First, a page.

Radio Cacophony #10, 30, 75

TEN — We give away four of the promotional festival tickets but keep the other four to split among the staff. We draw names from the hat but once we have four names someone suggests what if these are actually the four people who don’t get the promotional tickets. And since there’s more staff in the room (seven) whose names weren’t drawn from the hat, we outnumber the four people whose names were already drawn and vote that those four people are the first four not to get the tickets. We draw three more names of those who aren’t getting the tickets and the remaining four names get the tickets: Samsonite (Promotions Director), Gus (General Manager), Fun Pauly (Music Director) and Keely (Public Relations Manager). I don’t record the names of the four people getting the tickets in the minutes because I am in that moment told not to, since for all intents and purposes, and if the faculty advisor asks, we gave these promotional festival tickets to the third caller to Kevin-and-Kevin’s morning show.

 

THIRTY — The music on the AM frequency is more enjoyable today than the music on the FM frequency. But the dial in the station’s office is always tuned to the FM frequency, since the AM frequency is more for deejays to practice being deejays. To listen to the music on the AM frequency, we thus must turn off the stereo in the station office entirely, something which is practically unprecedented, and kindly ask the AM deejays if they wouldn’t mind turning their music up a bit. Of course the AM deejays smile as this, since they’re not even real deejays yet at all, only apprentices, and happily turn up the volume in the AM studio. But before too long the FM deejay is out in the hallway, rapping on the window to the AM studio, saying, Hey, turn that down in there! Can’t hear my own thoughts! And the AM deejays are shouting something back to the effect of, The staff asked us to turn it up, doofus! Ask them! And eventually the FM deejay ponders this long enough and comes into the office, all frantic-like, saying, What gives, guys! Did you tell those little tasteless morons to turn up the volume? But we pretend that we don’t hear the frantic nature in the FM deejay’s voice. We only turn up the volume on the stereo, which is now back on, playing the FM frequency, and say, Shhh, this is a great song, right? We just love this song. And the FM deejay stands there for a moment before realizing that it’s his show we’re listening to and says, Yeah? Me too!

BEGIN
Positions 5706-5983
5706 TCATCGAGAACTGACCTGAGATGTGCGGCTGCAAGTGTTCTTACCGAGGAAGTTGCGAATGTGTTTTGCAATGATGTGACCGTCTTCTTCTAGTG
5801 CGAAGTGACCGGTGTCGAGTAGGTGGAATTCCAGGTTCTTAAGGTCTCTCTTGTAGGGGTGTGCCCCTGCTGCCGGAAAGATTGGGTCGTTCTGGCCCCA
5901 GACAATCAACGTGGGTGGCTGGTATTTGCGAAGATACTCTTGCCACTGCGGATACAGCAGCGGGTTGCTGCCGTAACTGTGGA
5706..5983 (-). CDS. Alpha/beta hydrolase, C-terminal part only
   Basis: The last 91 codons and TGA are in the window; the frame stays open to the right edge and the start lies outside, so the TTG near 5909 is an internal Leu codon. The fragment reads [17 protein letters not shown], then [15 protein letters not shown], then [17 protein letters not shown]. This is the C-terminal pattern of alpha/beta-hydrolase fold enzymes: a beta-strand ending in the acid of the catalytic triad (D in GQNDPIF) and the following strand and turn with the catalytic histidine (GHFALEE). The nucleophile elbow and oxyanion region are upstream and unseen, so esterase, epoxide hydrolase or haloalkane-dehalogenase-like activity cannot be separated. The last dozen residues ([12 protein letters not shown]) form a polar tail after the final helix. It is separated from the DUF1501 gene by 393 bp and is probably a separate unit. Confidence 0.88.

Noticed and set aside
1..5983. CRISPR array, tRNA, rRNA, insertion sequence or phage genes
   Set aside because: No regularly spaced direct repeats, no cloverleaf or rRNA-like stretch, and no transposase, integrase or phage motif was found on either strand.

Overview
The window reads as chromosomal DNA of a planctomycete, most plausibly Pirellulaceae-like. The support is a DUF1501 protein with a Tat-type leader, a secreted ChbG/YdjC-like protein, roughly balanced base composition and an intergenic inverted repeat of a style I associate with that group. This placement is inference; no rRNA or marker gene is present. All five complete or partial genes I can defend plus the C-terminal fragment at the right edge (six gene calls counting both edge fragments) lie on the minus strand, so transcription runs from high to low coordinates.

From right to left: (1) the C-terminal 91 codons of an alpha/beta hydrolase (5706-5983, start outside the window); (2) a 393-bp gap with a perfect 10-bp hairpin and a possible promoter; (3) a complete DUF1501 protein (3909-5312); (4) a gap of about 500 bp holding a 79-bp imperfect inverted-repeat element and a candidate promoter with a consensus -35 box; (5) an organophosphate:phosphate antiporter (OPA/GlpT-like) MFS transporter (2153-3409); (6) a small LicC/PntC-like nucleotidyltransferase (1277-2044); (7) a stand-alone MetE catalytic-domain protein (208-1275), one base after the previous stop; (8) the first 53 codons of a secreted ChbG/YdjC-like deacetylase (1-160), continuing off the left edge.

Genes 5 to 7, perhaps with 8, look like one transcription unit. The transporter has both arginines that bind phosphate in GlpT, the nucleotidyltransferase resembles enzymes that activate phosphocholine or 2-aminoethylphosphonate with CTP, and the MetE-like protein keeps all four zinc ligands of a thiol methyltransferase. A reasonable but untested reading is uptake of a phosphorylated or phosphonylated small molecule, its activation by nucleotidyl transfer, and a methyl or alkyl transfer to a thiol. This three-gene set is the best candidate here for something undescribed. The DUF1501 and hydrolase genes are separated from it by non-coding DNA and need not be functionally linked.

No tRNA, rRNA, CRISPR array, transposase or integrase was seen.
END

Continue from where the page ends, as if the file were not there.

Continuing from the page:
SEVENTY-FIVE — Do you drink heavily? Tolerate smoked substances? Overcooked omelets? Roommate  obligations that may or may not include hair styling, vomit whitewashing, drilling new holes for screws unleashed during late night activity? Have you ever been victim to a chemical burn? Can your stomach tolerate expired foods such as moldy bread, sour milk, limp celery? Can you add to our sizable record collection or merely duplicate it? Do you own noise-cancellation headgear or know where to acquire such equipment at little to no cost? In four sentences or fewer, describe your quest to revitalize the post-punk movement. In three sentences or fewer, state your reasons for denouncing Bright Eyes, Ani Difranco, new metal, smooth jazz and Sunday school. In two sentences or fewer, bequeath your autographed and rare vinyl LPs to us upon your accidental death and the room is yours.

 

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Michelle Dove is the author of Radio Cacophony, forthcoming from Big Lucks Books. Recent writing appears or will appear in Chicago ReviewDIAGRAM, Alice Blue Review, ILK, and Sixth Finch. She lives in Washington, DC.